Personal recollections of the war of the rebellion: addresses delivered before the New York commandery of the loyal legion of the United States, 1883-, Volum 4

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Side 178 - We are now far into the fifth year since a policy was initiated with the avowed object and confident promise of putting an end to slavery agitation. Under the operation of that policy, that agitation has not only not ceased but has constantly augmented. In my opinion, it will not cease until a crisis shall have been reached and passed. "A house divided against itself cannot stand.
Side 85 - In your hands, my dissatisfied fellow-countrymen, and not in mine, is the momentous issue of civil war. The government will not assail you. You can have no conflict without being yourselves the aggressors. You have no oath registered in heaven to destroy the government, while I shall have the most solemn one to "preserve, protect, and defend it.
Side 207 - The bravest battle that ever was fought! Shall I tell you where and when ? On the maps of the world you will find it not : 'Twas fought by the mothers of men.
Side 171 - And the things that thou hast heard of me among many witnesses, the same commit thou to faithful men, who shall be able to teach others also.
Side 329 - For out of Zion shall go forth the law, and the word of the LORD from Jerusalem. * He shall judge between the nations, and shall decide for many peoples; and they shall beat their swords into plowshares, and their spears into pruning hooks; nation shall not lift up sword against nation, neither shall they learn war any more.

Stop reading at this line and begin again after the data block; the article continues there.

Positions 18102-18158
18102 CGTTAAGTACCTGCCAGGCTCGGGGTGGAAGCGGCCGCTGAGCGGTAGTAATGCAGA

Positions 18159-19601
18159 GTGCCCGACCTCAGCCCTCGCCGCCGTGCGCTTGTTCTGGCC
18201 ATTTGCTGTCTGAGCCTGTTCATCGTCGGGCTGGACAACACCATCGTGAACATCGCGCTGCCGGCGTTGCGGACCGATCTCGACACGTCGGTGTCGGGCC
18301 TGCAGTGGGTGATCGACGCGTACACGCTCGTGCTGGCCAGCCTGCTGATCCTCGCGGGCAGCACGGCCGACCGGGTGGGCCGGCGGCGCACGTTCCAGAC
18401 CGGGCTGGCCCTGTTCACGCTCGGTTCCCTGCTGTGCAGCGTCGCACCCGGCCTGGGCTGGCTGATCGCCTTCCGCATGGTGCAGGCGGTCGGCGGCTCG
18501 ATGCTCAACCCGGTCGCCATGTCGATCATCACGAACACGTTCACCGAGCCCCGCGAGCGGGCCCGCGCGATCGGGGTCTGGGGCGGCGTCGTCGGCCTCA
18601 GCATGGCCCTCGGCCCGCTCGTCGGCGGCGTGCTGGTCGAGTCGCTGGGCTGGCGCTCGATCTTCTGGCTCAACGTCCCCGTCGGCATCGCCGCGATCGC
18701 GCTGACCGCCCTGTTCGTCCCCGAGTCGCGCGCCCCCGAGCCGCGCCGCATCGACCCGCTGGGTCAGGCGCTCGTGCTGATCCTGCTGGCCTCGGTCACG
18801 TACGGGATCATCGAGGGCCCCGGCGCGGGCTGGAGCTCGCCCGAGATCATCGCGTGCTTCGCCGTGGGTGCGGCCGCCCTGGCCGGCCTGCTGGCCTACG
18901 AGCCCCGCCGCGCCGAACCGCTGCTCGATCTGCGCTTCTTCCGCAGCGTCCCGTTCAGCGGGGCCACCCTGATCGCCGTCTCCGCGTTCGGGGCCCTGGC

Side 206 - But I cannot refrain from tendering to you the consolation that may be found in the thanks of the Republic they died to save. I pray that our heavenly Father may assuage the anguish of your bereavement, and leave you only the cherished memory of the loved and lost, and the solemn pride that must be yours to have laid so costly a sacrifice upon the altar of freedom.
Side i - And they say (the starry choir And the other listening things) That Israfeli's fire Is owing to that lyre By which he sits and sings, The trembling living wire Of those unusual strings.
Side 290 - In the prison cell I sit, Thinking, Mother dear, of you, And our bright and happy home so far away; And the tears they fill my eyes Spite of all that I can do, Though I try to cheer my comrades and be gay.
Side 292 - The arrangement I have made works largely in our favor. We get rid of a set of miserable wretches, and receive some of the best material I ever saw.
Side 178 - I do not expect the house to fall, but I do expect it will cease to be divided. It will become all one thing or all the other. Either the opponents of slavery will arrest the further spread of it, and place it where the public mind shall rest in the belief that it is in the course of ultimate extinction; or, its advocates will push it forward until it shall become alike lawful in all the States — old as well as new, North as well as South.

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